Response to FCA on Platforms Study Sep 2018

Press Release 106 – Joint Press Release from UKSA and ShareSoc on behalf of individual investors about the FCA Investment Platforms Market Study Interim Report

In a hard-hitting response to the Financial Conduct Authority, UKSA-ShareSoc demand a more fundamental review of how investment ownership is recorded (i.e. share and fund registration systems) needs to be undertaken and legislation put in place to reform it. The present systems appear to have been devised for the primary benefit of the platform operators and not their clients, the investors.

It is, unfortunately, the case that the development of online platforms and the ISA and SIPP regulations which require the use of nominee accounts have resulted in a very anti-competitive environment. Platform operators have effectively succeeded in locking-in their clients for their own commercial benefit. Although the clients can in theory transfer to other platform operators, in reality, this has been deliberately made difficult, in our view, and this is why so few people do it.

UKSA-ShareSoc are representatives of retail investors who currently use many different online platforms as well as a more traditional stockbroker. Member holdings include those in GIAs, ISAs, SIPPs and direct holdings including the use of Personal Crest accounts.

The report highlights the differences in portfolios’ sizes. We think the analysis should have been undertaken by portfolio size as many of the issues, remedies and actions needed are heavily dependent on portfolios’ size.

We note that Platforms have approx. £500bn AUM and annual revenues of £1.3bn. The average platform account has about £100,000 of AUM, but the median figure is much less. Average revenue per customer is £260 (26bp).

The FCA report notes the 47 players in the platform market. However, their report fails to recognise that they do not all compete head to head. There are various different business strategies and many players focus on particular niche(s). This is obvious when one looks at the following heat map of platform charges by size of portfolio, such as shown on the Daily Mail’s ThisIsMoney website

UKSA-ShareSoc say the FCA report should have focussed more on the Gorilla in the midst of this competitive battle. Hargreaves Lansdown has 30% of this market by income (2017 income £386 million versus market size of £1.3billion) and 16% by AUM (£79 bn out of £500 bn.) Its revenue per customer is £405, versus the industry average of £260, HL average AUM of £83k v £100k and charges of 49bp versus average of 26bp.

The issue is whether Hargreaves Lansdown (or others) is/are adopting anti-competitive behaviour. We worry about

  • fund charges and discounts. The lack of easily available, clear, transparent data on platform charges is a concern.
  • The difficulties and delays in transferring from one platform to another.

The ability of beneficial shareholders who hold their shares in nominee accounts being able to vote their shares easily and at no additional cost is a critical aspect of shareholder rights and shareholder democracy. It is surprising that this issue did not feature in the FCA consultation on market platforms. Currently only 6% of retail shareholder vote at AGMs. This is because of the difficulties, for those holding interests in shares via nominees, that platforms have created. The platforms are not facilitating shareholders exercising their voting and other rights.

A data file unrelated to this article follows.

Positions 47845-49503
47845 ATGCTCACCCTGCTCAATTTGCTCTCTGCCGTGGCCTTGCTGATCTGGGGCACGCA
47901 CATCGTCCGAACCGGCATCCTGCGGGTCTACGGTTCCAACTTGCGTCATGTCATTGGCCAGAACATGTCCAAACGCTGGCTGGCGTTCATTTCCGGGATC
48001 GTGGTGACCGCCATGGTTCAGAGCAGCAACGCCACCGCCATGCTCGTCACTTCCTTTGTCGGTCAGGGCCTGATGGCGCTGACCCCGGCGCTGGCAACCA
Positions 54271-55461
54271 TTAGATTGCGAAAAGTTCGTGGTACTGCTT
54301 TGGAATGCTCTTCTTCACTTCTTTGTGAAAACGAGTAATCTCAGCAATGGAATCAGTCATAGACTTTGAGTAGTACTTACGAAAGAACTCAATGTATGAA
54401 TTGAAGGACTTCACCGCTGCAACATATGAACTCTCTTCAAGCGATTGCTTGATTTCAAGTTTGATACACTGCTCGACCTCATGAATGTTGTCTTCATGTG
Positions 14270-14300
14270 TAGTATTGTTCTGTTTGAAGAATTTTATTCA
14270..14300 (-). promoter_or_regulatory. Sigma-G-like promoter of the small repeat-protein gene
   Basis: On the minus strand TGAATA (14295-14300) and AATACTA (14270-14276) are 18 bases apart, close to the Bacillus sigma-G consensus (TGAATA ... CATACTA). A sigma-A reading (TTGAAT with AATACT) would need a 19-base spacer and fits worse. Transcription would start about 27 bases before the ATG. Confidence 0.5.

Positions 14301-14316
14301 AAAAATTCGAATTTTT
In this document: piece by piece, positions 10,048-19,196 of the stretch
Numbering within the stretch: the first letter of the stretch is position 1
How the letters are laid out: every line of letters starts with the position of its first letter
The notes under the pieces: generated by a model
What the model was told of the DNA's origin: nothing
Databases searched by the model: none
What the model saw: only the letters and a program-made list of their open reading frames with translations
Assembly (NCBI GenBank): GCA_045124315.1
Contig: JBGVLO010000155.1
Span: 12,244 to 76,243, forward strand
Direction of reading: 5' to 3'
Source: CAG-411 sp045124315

In addition, the shareholder register does not require the name on register of the beneficial owner of the interest in shares held via nominee. Currently, HM Government has no plans to change this, despite it being a clear objective of the EU Shareholder Rights Directive. Being able to communicate with shareholders would allow the registrars to offer an alternative service to platforms.

So, apart from the above and the competition issues mentioned in the report, UKSA-ShareSoc call upon the FCA also to examine these issues:

    • A new “name on register” electronic system needs to be provided if “dematerialisation” is to fully happen so that investors can buy and sell shares through any broker and not be locked into one broker as happens at present.
    • The protection of holdings in nominee accounts by alleged “ring-fencing” of client holding and cash which is totally undermined by the rules in the Special Administration Regime.
    • The relatively low protection provided by the Financial Services Compensation Scheme in relation to the amounts likely to be invested in platforms, e.g. in pension SIPPs and ISAs.
    • The basic poor legal protection offered by nominee accounts and the failure of almost all stockbrokers to offer personal crest accounts (i.e. where your name is on the share register of the company and your holdings therefore clearly legally your own and not the platform operators).
    • Similarly the requirement to use nominee accounts for ISAs and SIPPs is deeply uncompetitive because it locks clients into one platform from which they have difficulty withdrawing.

These issues do not seem to be covered by the FCA Report but are major contributors to the current uncompetitive environment for platform operators.

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